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I am pretty new at this stuff, so bear with me.

I am using ASP.NET MVC.

I have created an overlay to cover the page when someone clicks a button corresponding to a certain database entry. Because of this, ALL of my code for this functionality is in a .js file contained within my project.

What I need to do is pull the info corresponding to my entry from the database itself using an AJAX call, and place that into my textboxes. Then, after the end-user has made the desired changes, I need to update that entry's values to match the input. I've been surfing the web for a while, and have failed to find an example that fits my needs effectively.

Here is my code in my javascript file thus far:

function editOverlay(picId) {
      //pull up an overlay
      $('body').append('<div class="overlay" />');
      var $overlayClass = $('.overlay');

      $overlayClass.append('<div class="dataModal" />');
      var $data = $('.dataModal');

      overlaySetup($overlayClass, $data);


      //set up form
      $data.append('<h1>Edit Picture</h1><br /><br />');

      $data.append('Picture name: &nbsp;');
      $data.append('<input class="picName" /> <br /><br /><br />');

      $data.append('Relative url: &nbsp;');
      $data.append('<input class="picRelURL" /> <br /><br /><br />');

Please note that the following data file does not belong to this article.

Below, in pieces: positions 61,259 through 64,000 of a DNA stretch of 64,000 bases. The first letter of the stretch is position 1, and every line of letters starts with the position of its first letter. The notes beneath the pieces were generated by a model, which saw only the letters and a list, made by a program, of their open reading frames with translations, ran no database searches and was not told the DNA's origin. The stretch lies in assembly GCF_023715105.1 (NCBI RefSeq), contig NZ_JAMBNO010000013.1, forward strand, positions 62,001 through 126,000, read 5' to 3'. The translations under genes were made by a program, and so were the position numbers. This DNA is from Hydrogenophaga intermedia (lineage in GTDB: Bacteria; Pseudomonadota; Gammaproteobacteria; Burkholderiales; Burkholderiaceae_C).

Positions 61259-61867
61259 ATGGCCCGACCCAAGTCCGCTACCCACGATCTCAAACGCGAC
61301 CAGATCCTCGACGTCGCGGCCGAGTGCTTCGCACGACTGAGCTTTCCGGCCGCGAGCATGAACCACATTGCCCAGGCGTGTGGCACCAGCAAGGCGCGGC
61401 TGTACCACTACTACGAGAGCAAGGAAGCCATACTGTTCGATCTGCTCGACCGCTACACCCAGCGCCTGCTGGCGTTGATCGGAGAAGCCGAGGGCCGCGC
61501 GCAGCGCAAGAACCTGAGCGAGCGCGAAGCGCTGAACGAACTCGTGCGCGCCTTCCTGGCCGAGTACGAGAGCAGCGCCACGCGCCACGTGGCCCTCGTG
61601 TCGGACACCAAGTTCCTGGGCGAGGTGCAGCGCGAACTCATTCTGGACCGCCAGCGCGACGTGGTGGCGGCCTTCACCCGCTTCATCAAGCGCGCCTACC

$data.append('Description: &nbsp;');
      $data.append('<textarea class="picDescription" /> <br /><br /><br />');

      var $nameBox = $('.picName');
      var $urlBox = $('.picRelURL');
      var $descBox = $('.picDescription');

      var pic = null; 

//this is where I need to pull the actual object from the db
      //var imgList = 
      for (var temp in imgList)  {
          if (temp.Id == picId) {
              pic= temp;
              }
          }

  /*
      $nameBox.attr('value', pic.Name);
      $urlBox.attr('value', pic.RelativeURL);
      $descBox.attr('value', pic.Description);
  */

      //close buttons
      $data.append('<input type="button" value="Save Changes" class="saveButton" />');
      $data.append('<input type="button" value="Cancel" class="cancelButton" />');


      $('.saveButton').click(function() {
          /*
          pic.Name = $nameBox.attr('value');  
          pic.RelativeURL = $urlBox.attr('value');
          pic.Description = $descBox.attr('value');
          */

          //make a call to my Save() method in my repository

          CloseOverlay();
      });

      $('.cancelButton').click(function() {
          CloseOverlay();
      });
  }

The stuff I have commented out is what I need to accomplish and/or is not available until prior issues are resolved.

Any and all advice is appreciated! Remember, I am VERY new to this stuff (two weeks, to be exact) and will probably need highly explicit instructions.

BTW: overlaySetup() and CloseOverlay() are functions I have living someplace else.

Thanks!

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4 Answers 4

up vote 2 down vote accepted

You cannot (and shouldn't, ever) connect to the database directly from Javascript. Even if you theoretically could (I suppose nothing's impossible) you shouldn't; you'd have to open the DB up to the public in a way that would make anyone dedicated to security pull your hair out once they'd finished with their own.